section allows debtors to avoid nonpossessory, nonpurchase-
Cal. Civ. Proc. Code § 703.140(b) (2010) states:
The following exemptions may be elected as provided
in subdivision (a):
(1) The debtor’s aggregate interest, not to exceed
seventeen thousand four hundred twenty-five dollars
($17,425) in value, in real property or personal property
that the debtor or a dependent of the debtor uses as a
residence, in a cooperative that owns property that the
debtor or a dependent of the debtor uses as a residence,
or in a burial plot for the debtor or a dependent of the
(5) The debtor’s aggregate interest, not to exceed in
value nine hundred twenty-five dollars ($925) plus any
unused amount of the exemption provided under
paragraph (1), in any property.
On January 1, 2013, the amounts were increased to $24,060 and
$1,280, respectively, and the burial plot reference was deleted.
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IN RE: GARCIA
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money liens on exempt property that is a tool of the debtor’s
The bankruptcy court ruled that the California wildcard
exemption could not be used for vehicles like Garcia’s
because other sections of the California exemption statutes
deal with them explicitly. It also ruled that Garcia could not
use the lien avoidance provisions of 11 U.S.C. § 522(f)(1)(B)
because motor vehicles were explicitly mentioned in other
portions of the statute, (e.g., § 522(d)(2)), and because the
legislative history behind § 522(f) did not support avoiding
liens on luxury items.
The district court reversed. As for the California wildcard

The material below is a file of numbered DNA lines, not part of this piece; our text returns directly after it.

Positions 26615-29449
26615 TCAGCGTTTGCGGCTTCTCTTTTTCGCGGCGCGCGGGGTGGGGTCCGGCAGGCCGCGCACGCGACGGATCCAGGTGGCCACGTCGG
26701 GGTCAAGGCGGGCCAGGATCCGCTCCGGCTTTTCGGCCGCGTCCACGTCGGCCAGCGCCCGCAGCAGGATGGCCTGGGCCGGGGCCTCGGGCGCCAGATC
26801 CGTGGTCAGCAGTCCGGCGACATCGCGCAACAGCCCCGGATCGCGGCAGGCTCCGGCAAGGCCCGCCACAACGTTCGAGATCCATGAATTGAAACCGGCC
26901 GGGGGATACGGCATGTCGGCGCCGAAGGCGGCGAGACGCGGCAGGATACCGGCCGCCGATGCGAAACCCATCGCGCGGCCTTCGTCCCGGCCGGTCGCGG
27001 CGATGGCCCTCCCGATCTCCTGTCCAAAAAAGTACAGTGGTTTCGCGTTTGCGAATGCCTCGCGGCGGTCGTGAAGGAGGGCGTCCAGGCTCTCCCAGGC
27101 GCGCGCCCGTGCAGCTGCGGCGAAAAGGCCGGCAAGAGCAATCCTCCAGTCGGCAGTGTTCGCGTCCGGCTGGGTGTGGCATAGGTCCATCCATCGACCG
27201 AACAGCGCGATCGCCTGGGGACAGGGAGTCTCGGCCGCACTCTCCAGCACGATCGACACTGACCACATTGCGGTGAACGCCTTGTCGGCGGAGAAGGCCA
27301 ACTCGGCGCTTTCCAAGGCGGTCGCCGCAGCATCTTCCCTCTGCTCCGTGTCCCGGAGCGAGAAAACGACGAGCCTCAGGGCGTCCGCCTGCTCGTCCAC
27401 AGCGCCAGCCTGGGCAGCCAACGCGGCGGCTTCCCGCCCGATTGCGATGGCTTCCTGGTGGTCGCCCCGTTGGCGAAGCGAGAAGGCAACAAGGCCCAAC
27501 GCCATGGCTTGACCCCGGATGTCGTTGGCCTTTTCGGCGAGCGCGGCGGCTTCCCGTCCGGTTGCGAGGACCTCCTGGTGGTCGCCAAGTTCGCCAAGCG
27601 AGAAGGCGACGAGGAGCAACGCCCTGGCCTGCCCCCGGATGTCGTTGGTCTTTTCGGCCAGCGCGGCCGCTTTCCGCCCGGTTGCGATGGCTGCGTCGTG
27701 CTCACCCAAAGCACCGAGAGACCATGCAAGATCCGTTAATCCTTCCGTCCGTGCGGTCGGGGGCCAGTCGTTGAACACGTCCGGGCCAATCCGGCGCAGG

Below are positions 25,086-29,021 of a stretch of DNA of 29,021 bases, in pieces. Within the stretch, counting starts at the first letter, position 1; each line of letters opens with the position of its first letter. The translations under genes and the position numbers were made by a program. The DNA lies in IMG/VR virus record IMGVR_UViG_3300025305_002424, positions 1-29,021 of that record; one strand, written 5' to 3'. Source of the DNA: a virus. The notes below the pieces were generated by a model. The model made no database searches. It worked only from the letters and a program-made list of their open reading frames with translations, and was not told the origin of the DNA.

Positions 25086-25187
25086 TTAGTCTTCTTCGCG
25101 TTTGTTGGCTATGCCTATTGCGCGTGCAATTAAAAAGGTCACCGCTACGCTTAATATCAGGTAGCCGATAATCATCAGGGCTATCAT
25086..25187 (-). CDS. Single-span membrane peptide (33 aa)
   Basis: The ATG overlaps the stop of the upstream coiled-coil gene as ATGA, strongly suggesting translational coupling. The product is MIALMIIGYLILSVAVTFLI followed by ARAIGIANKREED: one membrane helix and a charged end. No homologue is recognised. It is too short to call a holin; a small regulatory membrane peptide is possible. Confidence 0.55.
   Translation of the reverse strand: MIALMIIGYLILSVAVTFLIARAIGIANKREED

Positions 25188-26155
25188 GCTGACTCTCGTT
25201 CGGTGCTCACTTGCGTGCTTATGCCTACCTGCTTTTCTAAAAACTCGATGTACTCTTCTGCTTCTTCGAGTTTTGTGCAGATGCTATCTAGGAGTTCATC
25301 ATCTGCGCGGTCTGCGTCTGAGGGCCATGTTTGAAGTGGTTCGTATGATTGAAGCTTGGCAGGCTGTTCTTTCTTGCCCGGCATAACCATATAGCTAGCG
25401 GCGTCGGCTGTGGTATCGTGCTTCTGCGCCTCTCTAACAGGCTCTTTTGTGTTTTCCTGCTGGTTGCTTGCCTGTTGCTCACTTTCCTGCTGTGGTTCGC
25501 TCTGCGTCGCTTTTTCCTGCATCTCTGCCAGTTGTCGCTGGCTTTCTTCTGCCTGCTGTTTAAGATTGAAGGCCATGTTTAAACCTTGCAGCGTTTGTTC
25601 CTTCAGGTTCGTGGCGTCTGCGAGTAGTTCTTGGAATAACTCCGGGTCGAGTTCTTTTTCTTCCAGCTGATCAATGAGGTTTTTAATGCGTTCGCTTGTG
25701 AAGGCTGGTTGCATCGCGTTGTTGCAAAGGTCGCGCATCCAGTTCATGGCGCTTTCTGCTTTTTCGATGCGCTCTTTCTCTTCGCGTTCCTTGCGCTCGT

exemption, the district court ruled that “any property” means
just that – any property – up to the statutory amount. Quoting
In re Taylor, 861 F.2d 550, 553 (9th Cir. 1988), the court also
11 U.S.C. § 522(f)(1) states:
Notwithstanding any waiver of exemptions but subject
to paragraph (3), the debtor may avoid the fixing of a
lien on an interest of the debtor in property to the extent
that such lien impairs an exemption to which the debtor
would have been entitled under subsection (b) of this
section, if such lien is-...
(B) a nonpossessory, nonpurchase-money security
interest in any-...
(ii) implements, professional books, or tools, of the
trade of the debtor or the trade of a dependent of the
IN RE: GARCIA
ruled that “[l]ien avoidance on motor vehicles as tools of the
debtor’s trade . . . is generally allowed in situations where the
vehicle is necessary to the debtor’s trade, and the state has
opted out of the federal laundry list.” The court remanded the
case to the bankruptcy court for further factual findings to
determine whether Garcia’s Mercedes is indeed a tool of her
II. JURISDICTION AND STANDARD OF REVIEW
We have jurisdiction to hear appeals from a district
court’s ruling on a bankruptcy court’s final order, judgment,
or decree under 28 U.S.C. § 1291. Although the district
court’s order reversed and remanded to the bankruptcy court
for further factual findings, we may exercise jurisdiction if